Mar 01, 2017 06:24 PM EST
Decreased memory, the ability to plan and low IQ scores have been linked to marijuana use in teens and kids. The American Academy of Pediatrics is issuing new guidelines and warnings about the risks of using marijuana, especially in kids and teens.
The group of doctors opposes both recreational and medical use in teens and kids. The warning is necessary because most states have legalized medical use in adults and some have decriminalized and legalized the recreational use in adults.
According to CBS Local, human brain continues to develop until the early 20s. Thus, potential short and long-term effects of the mind-altering drug such as marijuana are very crucial when used in people below 20 years old. Some studies suggest that when the pot is used by teens consecutively 10 times in a month, changes in the brain regions can happen. Changes such as decreased memory and the ability to plan could be permanent.
Furthermore, frequent use of marijuana in early teens may lower IQ scores and may enhance addiction at a young age. Not all teens develop these changes considering some factors and genetics. The medical use of pot benefits children with hard-to-treat seizures, studies suggests.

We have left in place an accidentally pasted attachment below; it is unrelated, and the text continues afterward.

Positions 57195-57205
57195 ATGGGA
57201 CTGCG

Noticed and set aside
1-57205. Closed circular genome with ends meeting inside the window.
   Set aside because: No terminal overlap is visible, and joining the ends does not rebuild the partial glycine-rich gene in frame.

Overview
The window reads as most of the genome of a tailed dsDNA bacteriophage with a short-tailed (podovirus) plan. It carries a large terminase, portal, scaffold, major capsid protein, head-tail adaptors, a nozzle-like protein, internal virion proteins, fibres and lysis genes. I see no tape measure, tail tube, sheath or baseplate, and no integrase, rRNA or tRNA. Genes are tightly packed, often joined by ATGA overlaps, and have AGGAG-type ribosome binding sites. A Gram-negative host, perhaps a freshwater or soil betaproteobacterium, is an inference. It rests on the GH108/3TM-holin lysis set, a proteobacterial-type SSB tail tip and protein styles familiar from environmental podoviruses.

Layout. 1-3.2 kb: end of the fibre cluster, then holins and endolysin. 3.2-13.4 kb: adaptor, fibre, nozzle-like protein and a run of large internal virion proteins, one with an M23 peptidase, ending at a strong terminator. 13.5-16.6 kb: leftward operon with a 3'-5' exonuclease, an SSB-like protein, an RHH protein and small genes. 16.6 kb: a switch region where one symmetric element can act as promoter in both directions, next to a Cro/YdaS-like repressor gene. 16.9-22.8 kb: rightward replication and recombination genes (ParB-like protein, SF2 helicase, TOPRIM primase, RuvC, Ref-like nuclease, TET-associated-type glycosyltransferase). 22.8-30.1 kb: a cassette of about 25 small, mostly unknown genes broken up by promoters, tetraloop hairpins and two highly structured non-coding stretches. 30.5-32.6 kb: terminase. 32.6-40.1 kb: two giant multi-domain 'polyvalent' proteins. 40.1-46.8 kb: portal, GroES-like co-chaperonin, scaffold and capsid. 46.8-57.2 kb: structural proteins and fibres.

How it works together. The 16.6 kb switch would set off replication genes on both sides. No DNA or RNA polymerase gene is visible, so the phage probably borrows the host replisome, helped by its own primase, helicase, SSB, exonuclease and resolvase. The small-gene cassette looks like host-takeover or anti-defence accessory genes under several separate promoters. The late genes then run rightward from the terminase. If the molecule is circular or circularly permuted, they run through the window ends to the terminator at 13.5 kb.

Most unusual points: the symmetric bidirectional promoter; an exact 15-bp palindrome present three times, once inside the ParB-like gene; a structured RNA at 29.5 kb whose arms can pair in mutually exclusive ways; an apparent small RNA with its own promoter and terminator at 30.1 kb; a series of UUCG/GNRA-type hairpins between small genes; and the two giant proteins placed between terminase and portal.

CNN tackled the ways on how parents would talk about their kids regarding the hazards of marijuana use. Dr. Larry Wolk encouraged parents to talk about their kids regarding opportunity cost; what they might lose if they use pot in their teenage life. One thing to be explained to kids is the inability to perform well in class.
Problem-solving and critical thinking skills is an important aspect for a child, however, these are affected by marijuana use. Without these skills, school performance is not favored. These conditions may be explained by parents to their kids.
Parents should avoid using marijuana in front of their kids. The storage should be kept away from the kid's sight, the academy suggests. Data shows that almost 40 percent of U.S. high school students have tried pot. The use has increased in the past years among people ages 18 and above but not among young teens.
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